Buying Gold and selling stocks was a phenomenal trade this decade. Now what...?
YOU MAY RECALL our Trade of the Decade, writes Bill Bonner in his Daily Reckoning, which marked its 10th anniversary in August 2009...
Buy Gold on dips...sell stocks on rallies. Well, we've been very happy with it. But the decade is coming to an end. It's time to thinking about the NEXT decade.
You may also recall that as gold went up, we became more and more concerned.
When Lehman went down, it seemed obvious that the feds were going to do the wrong thing. We were right. They did. They put up trillions of dollars to 'rescue' the economy. Since we knew the 'rescue' wouldn't work, we guessed that they would continue pumping in money they didn't have in order to keep trying to do what couldn't be done. Under cover of an 'emergency' they were able to siphon off billions of dollars for their friends on Wall Street and for their pet boondoggles. And the voters couldn't complain...at least they were 'doing something' to fix the economy!
This led to a very simple observation – eventually inflation (and Gold Prices) would go up even more. Because the quantity of money would increase faster than the goods and services that it could buy.
What bothered us here at The Daily Reckoning was that this analysis was too easy and too obvious. What's more, it was an analysis that was widely shared. We don't like it when our points of view become fashionable. And we don't like it when the "story" is too easy to tell and too easy to understand. When you have a storyline that everyone picks up, it almost always turns out to be wrong.
Then, the smart money began Buying Gold. John Paulsen made a fortune in the '07-'08 period by correctly understanding the bubble in the financial sector and betting against it. A few months ago, he announced his next big bet: gold.
He explained that gold was a "can't lose" investment. If the economy recovered, inflation would come back and push gold up. If the economy didn't recover, the feds would continue pushing money and credit into the system, making the eventual inflation worse than ever.
John Williams of ShadowStats came to a similar conclusion. He noted that the recovery wasn't working...and that the feds had no choice but to continue piling up inflationary tinder. When the spark finally reaches it, he says, the result won't be inflation, but hyperinflation of the blazing sort.
We don't disagree. The logic seems right to us. That is what OUGHT to happen. But what bothers us is that Mr. Market is a contrary ol' coot. He always does what he ought to do. But he rarely does it when and how you expect.
What is he up to now? Darned if we know. The dollar is going up. Is it just a bounce? Or is it a trend?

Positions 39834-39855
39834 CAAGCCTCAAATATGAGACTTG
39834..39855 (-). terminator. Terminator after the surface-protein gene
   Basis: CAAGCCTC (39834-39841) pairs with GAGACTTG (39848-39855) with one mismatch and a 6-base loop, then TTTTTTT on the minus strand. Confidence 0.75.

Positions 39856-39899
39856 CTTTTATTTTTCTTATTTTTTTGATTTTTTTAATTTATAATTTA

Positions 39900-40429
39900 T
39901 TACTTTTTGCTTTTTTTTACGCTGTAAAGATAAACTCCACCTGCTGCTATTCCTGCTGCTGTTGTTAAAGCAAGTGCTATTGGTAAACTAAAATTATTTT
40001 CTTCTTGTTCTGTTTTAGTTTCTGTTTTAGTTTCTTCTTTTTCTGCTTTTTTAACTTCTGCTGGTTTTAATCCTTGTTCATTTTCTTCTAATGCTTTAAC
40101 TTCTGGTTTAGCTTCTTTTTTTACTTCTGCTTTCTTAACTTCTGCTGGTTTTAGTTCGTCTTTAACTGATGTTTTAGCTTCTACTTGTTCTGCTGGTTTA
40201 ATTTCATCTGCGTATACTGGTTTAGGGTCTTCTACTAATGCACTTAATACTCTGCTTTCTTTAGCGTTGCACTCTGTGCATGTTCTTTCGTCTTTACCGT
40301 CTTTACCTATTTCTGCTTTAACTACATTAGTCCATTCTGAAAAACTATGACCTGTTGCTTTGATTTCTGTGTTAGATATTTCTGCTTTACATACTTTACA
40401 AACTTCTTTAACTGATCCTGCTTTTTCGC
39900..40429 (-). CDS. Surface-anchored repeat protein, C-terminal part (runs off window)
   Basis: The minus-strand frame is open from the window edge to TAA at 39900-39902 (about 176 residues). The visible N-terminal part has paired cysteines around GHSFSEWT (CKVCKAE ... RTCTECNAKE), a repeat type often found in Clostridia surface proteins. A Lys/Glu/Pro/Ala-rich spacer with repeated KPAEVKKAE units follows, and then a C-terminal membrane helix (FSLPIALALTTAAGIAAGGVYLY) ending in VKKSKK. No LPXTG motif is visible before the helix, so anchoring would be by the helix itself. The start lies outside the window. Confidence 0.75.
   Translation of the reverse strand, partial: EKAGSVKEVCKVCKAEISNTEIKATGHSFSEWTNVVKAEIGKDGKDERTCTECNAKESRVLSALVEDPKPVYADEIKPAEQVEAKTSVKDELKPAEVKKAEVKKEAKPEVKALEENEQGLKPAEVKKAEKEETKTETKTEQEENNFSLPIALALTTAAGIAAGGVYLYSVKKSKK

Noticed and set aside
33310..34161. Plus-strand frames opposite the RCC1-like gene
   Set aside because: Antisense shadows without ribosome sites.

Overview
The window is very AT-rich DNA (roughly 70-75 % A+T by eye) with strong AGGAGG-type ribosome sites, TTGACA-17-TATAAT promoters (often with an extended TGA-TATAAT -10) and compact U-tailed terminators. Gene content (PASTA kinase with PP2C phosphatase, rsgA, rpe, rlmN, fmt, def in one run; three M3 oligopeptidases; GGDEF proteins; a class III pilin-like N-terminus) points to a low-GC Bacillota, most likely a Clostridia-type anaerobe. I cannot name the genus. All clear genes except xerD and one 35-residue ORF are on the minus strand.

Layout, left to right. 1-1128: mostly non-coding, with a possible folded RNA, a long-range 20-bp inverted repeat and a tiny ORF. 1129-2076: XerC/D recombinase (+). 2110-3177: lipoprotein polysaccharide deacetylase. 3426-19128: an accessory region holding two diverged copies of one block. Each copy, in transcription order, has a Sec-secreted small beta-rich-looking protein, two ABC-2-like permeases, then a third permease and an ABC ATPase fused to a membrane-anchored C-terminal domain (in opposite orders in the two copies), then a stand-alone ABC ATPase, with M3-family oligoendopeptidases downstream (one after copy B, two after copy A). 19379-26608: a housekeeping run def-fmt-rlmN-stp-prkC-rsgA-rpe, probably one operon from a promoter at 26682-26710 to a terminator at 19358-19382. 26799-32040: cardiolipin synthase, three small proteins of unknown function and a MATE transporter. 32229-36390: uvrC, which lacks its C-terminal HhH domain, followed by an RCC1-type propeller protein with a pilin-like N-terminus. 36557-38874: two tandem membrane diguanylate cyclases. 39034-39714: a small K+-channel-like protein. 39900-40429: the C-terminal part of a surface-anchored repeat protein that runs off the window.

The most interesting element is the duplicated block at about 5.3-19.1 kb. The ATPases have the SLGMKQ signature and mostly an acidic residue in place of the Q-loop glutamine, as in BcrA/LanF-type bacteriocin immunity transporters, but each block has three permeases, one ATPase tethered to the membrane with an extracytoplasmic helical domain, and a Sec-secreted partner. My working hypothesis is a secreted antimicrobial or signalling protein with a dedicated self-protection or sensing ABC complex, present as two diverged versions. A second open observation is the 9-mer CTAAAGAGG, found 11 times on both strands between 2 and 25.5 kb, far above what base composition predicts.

What would be the most surprising and most mischievous thing Mr. Market could do? Make the Dollar more expensive!
- A strong Dollar would undermine hopes for an export-led recovery in the US (American made goods would be less competitive...)
- It would whack the carry-trade speculators hard. They borrowed cheap dollars. Now they'll have to pay back expensive ones.
- It would encourage people to save dollars rather than spend them - thus undermining a consumer-led recovery too.
- A rising Dollar would also drop the Gold Price – temporarily – shaking off the fair-weather gold buyers in advance of the next phase of the bull market.
So, ask yourself. If you were as ornery as Mr. Market...what would you do?
On the other side of our trade – "Sell stocks" – it's been "A nightmare decade for stocks," says a headline in the Wall Street Journal.
"Investors would have been better off investing in pretty much anything else, from bonds to gold or even just stuffing money under a mattress. Since the end of 1999, stocks traded on the New York Stock Exchange have lost an average of 0.5% a year thanks to the twin bear markets this decade."
The 1990s was the best calendar decade in history for stocks, with an annual gain on average of 17.5%. This decade, by contrast, was the worst calendar decade for stocks going all the way back to the 1820s.
Which gives us a sense of triumph...you know, the very thing that comes before a fall. Ten years ago, we warned readers that the US stock market was going into a bear market that would be like the Japanese market following the stock crash in Tokyo in '89. It would be "long, soft and slow" we said.
Then, the market rebounded. Investors thought the promises of the '90s – "stocks for the long run" or even "Dow 36,000" – were still good. As for The Daily Reckoning, it was obvious that we didn't know what we were talking about, because the Dow just kept going up...first above the high set in 1999...and then all the way to over 14,000.
Even we had to admit: If this was a bear market, it was a very strange one!
Ten years later, the decade of the '00s has proven to be the worst ever. Yes, dear reader, the '00s were the worst for investors ever, even worse than the 1930s.
Now, we are wondering what's next for the stock market? More of the same is our guess. The bear market that began in January '00 still has not fully expressed itself. Stocks have not been beaten down to bargain levels – where they sell at 5 to 8 times earnings. Investors have not given up. There is no widespread sense of disgust and disillusionment with the stock market.
And it still takes about 10 ounces of gold to buy the Dow stocks. At the bottom, you'll be able to buy the Dow for just 1 or 2 ounces. And then...you'll think twice. Because everyone around you will be telling you that stocks are 'finished'.
And who knows? Maybe they'll be right...
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